March 2, 2016

The LAWA Program: Expanding Horizons for Women’s Rights

In an effort to combat human rights abuses in Africa, Jamesina King and Alice Kinyua made their way from their home countries of Sierra Leone and Kenya to Georgetown Law.

These women participated in the Leadership & Advocacy for Women in Africa (LAWA) Fellowship Program, a part of the Women’s Law & Public Policy Fellowship Program at Georgetown Law. LAWA provides advanced training to African lawyers in women’s human rights so that they may promote the advancement of the status of women and girls in their home countries.

Since the program’s inception in 1993, nearly 100 fellows from over a dozen African countries have participated in the program. 

Promoting Women’s Rights Across Time and Continents

According to the program’s founder, Susan Deller Ross, LAWA was created to share with African lawyers the tools and knowledge that American lawyers have used to make progress in the area of women’s rights.

“If African lawyers could see how women in the United States had advanced women’s rights that might help them in their own struggles,” said Ross, a professor at Georgetown Law.

The program is unique in that instruction is tailored to meet the practical needs and experiences of the LAWA fellows, who bring a great deal to the table, according to Jill Morrison, the executive director of the LAWA program.

“They bring a perspective that is very, very unique. They bring their real world experiences and their expertise, and they are not afraid to share it,” said Morrison.

The 14-month long LAWA program includes the Foundations of American Law and a legal English course, a Master of Laws (LLM), a major thesis on a subject of their choice, and a three-month work assignment during which participants hone their skills at public interest organizations. Fellows also participate in professional development workshops with their U.S. counterparts.

The fellows receive full tuition scholarships from Georgetown Law.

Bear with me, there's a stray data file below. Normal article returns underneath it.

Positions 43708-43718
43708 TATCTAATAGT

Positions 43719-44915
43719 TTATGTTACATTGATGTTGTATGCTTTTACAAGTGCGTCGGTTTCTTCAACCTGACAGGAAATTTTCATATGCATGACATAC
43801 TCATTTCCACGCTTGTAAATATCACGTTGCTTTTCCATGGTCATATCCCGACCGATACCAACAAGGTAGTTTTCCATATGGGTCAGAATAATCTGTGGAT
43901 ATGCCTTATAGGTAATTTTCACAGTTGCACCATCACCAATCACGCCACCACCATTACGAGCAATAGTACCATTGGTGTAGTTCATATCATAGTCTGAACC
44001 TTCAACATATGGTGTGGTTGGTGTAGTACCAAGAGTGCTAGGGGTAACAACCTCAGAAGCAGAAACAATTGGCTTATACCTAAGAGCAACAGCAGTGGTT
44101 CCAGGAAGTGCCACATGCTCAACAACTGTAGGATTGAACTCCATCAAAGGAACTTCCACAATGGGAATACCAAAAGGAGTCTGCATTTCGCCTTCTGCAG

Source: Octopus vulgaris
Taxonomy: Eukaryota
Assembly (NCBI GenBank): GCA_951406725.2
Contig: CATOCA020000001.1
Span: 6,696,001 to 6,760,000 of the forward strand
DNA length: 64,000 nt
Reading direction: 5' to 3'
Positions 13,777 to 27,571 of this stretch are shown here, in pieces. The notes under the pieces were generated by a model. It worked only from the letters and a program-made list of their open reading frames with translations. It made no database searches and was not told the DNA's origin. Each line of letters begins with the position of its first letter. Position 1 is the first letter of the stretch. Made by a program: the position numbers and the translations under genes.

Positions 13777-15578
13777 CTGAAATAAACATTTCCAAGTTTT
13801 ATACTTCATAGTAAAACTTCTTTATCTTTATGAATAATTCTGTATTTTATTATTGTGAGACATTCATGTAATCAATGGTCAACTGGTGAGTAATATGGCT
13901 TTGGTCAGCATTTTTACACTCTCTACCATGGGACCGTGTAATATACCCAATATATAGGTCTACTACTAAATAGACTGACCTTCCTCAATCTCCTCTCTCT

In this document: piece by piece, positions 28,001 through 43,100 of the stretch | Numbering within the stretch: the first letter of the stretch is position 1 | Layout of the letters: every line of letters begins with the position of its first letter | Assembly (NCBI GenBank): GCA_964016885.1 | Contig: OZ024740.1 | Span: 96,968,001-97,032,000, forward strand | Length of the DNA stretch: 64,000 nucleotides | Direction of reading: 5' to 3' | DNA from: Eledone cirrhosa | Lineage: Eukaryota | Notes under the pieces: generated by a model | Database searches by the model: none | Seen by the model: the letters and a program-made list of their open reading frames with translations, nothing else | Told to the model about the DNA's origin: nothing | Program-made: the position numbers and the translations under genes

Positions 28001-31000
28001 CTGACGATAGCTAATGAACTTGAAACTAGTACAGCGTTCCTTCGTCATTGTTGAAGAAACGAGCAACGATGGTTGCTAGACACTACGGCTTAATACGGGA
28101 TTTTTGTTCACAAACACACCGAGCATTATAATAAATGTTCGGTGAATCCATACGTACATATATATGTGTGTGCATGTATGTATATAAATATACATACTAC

Making a Tangible Change in African Law

For Jamesina King, a member of the LAWA graduating class of 2002, the program was instrumental in her ability to impact women’s rights as the first chairperson in the Human Rights Commission of Sierra Leone.

After the LAWA program, King worked with the Parliamentary Human Rights Committee in Sierra Leone to pass the gender justice laws in 2007, which criminalized domestic violence and sexual harassment, provided equal inheritance distribution of estates, and repealed discriminatory laws. She now continues to promote human and women’s rights as a commissioner in the Human Rights Commission of Sierra Leone, as well as a commissioner in the African Commission on Human and Peoples’ Rights.

“LAWA changed my thinking drastically. It made me see the possibilities in impossible circumstances, and it allowed me to join like-minded Sierra Leoneans and people around the world to transform communities where human rights will be respected and protected,” King said.

LAWA’s graduates go on to make measurable impacts, changing the law and providing advocacy to ameliorate the condition of women across Africa.

“We’re seeing very specific legal changes in place as a result of the activism of these women, and we’re also seeing them setting role models for other women in their societies as they go on to higher places,” Ross said. 

Impacting African Communities

Alice Kinyua, a member of the LAWA class of 2014, said Georgetown’s presence in the heart of Washington, D.C. enriched her personal and professional development.

“Being at the U.S. capital and having the opportunity to visit the Supreme Court, Capitol Hill, and the opportunity to work in Washington, D.C. was an eye opener. I was exposed to many structures and people who have influenced change in children and women’s rights,” said Kinyua.

Kinyua went on to establish a nonprofit, Friends For Justice in Kenya, which addresses juvenile justice and sexual and gender based violence.

“The LAWA program has shaped my career to the direction I have always wanted,” said Kinyua.

For more information about the LAWA program, visit their website.